I hopped out of the car, and ushered one of my children out of the vehicle to have a face-to-face talk.
I wanted so badly to scold. The behavior was just atrocious and the language had crossed from disappointed to down right rude after I'd said we'd be sticking to a rule my husband and I made despite today being a special holiday.
But when I looked into my little's red eyes, I could see the pain and frustration spilling over into tears.
Said child was upset because this entire day was not going the way he wanted.
"Nothing is going right!" he sobbed.
The Spirit whispered to me to respond with understanding instead of laying down the law; this wasn't just about a rule being held. This was about something much bigger.
"It's true," I said gently. "Life isn't fair. Things don't always go the way you want them to go. And that's difficult."
Traffic whizzed by several yards away, as we continued to talk on the sidewalk of a side street.
"When things don't go my way ... it's just bad ..." he said. "And it makes me angry."
"Me, too," I confided.
"Like what?" he asked inquisitively.
I shared with him that Father's Day has been hard for me since my dad, his grandfather, died four years ago.
We connected in that instance beneath the early-evening sun.
"And that's sad," I said. "I've had to cry a lot of tears and heal ... but now I choose whether or not I am going to be happy regardless of circumstances."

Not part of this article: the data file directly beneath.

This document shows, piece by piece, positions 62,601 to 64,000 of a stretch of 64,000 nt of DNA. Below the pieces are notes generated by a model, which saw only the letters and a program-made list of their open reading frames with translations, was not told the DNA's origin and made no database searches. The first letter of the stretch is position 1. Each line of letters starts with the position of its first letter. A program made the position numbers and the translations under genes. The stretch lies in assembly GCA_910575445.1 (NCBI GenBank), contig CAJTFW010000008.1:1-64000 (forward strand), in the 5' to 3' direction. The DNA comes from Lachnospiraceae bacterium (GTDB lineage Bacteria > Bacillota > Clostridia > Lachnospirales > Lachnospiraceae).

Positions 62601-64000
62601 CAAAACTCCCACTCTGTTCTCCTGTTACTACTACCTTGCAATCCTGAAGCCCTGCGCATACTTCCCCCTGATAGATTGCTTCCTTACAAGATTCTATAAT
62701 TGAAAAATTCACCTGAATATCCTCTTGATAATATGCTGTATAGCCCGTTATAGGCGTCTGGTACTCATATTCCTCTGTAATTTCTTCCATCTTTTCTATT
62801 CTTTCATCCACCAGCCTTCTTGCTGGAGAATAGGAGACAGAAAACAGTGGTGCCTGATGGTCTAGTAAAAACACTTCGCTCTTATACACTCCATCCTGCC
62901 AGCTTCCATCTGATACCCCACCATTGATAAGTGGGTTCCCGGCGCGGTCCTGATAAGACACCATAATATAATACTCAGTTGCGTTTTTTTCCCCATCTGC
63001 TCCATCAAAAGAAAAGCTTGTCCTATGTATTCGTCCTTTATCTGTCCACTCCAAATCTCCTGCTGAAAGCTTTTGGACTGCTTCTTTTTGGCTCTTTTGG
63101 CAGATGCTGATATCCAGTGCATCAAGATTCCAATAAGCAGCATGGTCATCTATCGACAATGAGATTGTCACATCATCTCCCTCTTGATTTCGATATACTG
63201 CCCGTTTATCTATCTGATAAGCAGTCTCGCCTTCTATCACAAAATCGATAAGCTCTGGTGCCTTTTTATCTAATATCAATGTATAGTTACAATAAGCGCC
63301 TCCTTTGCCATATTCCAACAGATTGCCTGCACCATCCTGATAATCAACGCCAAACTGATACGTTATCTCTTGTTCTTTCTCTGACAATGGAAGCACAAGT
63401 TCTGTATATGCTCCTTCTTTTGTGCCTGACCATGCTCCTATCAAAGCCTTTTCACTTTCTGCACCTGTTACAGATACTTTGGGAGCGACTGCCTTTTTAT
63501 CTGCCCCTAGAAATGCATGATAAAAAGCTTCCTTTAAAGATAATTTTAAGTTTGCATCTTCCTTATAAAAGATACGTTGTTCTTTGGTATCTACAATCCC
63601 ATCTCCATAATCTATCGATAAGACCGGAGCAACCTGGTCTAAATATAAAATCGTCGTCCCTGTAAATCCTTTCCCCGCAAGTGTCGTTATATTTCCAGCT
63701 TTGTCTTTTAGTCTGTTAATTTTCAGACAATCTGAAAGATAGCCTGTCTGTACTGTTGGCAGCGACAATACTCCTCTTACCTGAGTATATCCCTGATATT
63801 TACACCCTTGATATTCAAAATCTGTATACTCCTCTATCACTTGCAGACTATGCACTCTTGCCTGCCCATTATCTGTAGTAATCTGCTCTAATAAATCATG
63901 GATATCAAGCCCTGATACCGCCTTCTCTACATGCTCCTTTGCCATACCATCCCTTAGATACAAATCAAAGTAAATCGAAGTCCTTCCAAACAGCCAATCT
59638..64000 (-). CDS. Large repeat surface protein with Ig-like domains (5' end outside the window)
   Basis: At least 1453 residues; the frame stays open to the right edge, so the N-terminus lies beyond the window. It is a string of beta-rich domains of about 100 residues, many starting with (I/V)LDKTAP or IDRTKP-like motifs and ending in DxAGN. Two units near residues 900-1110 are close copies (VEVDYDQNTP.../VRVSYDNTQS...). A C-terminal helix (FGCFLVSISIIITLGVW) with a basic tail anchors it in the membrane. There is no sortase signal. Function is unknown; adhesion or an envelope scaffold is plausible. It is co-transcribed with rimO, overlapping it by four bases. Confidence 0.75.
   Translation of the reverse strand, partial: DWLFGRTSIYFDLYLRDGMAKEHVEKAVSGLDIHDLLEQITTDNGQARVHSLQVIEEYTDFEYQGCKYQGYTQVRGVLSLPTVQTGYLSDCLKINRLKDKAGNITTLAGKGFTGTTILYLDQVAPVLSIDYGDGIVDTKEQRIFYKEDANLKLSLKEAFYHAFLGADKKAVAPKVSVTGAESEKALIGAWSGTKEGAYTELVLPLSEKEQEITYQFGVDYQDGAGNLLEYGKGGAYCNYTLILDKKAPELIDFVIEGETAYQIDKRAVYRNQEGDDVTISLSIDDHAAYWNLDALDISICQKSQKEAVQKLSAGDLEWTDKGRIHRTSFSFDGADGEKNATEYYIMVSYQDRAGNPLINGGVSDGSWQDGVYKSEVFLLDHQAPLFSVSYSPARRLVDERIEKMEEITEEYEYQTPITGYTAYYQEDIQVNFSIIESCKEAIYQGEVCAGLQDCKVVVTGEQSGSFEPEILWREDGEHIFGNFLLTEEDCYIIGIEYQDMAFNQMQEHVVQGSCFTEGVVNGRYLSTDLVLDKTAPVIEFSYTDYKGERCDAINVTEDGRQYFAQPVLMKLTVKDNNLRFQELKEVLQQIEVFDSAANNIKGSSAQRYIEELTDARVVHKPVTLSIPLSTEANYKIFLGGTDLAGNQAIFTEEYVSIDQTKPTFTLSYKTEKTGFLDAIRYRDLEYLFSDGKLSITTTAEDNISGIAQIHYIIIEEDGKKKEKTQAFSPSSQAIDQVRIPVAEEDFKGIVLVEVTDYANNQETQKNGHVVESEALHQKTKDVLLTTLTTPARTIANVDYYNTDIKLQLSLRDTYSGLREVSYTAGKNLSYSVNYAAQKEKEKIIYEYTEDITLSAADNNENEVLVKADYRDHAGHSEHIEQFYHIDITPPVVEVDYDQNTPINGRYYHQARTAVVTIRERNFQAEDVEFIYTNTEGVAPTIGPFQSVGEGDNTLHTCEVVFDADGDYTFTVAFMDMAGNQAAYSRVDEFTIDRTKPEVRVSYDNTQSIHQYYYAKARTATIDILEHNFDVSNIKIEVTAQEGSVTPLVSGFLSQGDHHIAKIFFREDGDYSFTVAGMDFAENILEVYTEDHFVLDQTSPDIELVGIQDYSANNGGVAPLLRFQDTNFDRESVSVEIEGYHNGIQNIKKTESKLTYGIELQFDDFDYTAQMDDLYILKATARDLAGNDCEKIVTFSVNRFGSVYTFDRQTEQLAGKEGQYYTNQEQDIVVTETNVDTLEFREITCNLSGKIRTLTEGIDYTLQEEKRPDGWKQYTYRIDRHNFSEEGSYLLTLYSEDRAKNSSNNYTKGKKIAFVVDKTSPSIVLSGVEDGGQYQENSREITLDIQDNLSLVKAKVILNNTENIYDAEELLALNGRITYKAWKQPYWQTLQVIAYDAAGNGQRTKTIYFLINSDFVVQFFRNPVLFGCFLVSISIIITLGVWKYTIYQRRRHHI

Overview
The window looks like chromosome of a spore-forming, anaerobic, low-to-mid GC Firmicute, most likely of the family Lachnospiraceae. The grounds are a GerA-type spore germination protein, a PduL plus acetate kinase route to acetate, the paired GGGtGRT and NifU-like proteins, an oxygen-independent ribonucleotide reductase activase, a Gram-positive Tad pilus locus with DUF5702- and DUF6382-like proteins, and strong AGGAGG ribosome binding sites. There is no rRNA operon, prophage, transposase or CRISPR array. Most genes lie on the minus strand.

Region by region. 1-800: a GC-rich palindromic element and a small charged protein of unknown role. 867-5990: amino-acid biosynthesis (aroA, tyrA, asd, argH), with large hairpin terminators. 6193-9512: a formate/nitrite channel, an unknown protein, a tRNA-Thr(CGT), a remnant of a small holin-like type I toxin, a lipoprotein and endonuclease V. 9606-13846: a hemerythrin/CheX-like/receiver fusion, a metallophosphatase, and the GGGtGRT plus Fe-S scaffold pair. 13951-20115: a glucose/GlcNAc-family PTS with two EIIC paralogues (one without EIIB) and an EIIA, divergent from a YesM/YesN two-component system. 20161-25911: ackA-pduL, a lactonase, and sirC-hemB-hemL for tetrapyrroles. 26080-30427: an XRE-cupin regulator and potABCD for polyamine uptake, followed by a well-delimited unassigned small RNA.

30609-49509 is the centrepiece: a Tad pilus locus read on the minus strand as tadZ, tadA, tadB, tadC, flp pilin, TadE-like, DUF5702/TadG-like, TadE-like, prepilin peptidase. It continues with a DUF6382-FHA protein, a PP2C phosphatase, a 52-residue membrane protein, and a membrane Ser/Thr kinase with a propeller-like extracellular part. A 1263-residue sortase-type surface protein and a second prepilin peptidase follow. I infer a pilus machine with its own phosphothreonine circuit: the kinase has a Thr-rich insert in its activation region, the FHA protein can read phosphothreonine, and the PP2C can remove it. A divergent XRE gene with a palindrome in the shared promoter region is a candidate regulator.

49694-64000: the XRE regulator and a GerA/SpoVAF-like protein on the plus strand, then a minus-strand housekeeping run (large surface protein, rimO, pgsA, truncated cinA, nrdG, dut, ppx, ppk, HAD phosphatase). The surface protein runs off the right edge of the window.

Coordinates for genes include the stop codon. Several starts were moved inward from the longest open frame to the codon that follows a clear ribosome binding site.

I told him that while I still miss my dad, I am thankful for the fathers God has brought to my life. I have several incredible men in my life who have stepped up to the plate and taken me as though I was actually their own. And I married a man who has shown himself an incredible dad.
"That's a whole lot to be thankful for ... even when I'm sad and miss my dad."
"But sometimes I am angry."
I wanted to explain to him how I've been learning to release the anger I've harbored and replace it with love ... from God and from myself and from others God has placed in my life.
I wanted to tell him about how anger eats away at our insides and how it hurts us so much more than we realize, how God has been so faithful and so good to give me love and how I've learned to receive love.
How I've needed more to heal from my own anger than I've needed to heal from the actual hurts the anger was born from.
But I knew those words were for a different day.
Today, I simply said, "Me, too, son. Sometimes I'm angry, too. But I'm learning to choose happiness after I express my anger and tell God about it. Maybe you might feel better if you do the same? What are you grateful for?"
So we name the blessings one by one aloud together, at first begrudgingly ... and by the time we arrive at our destination, my child who normally can hold a grudge for an entire day, said aloud without prompting how thankful he was to see family we don't get to see often enough.
And by the time we arrive, I find myself thankful to have shared pieces of the day with each of the men still on Earth who have loved me as a daughter.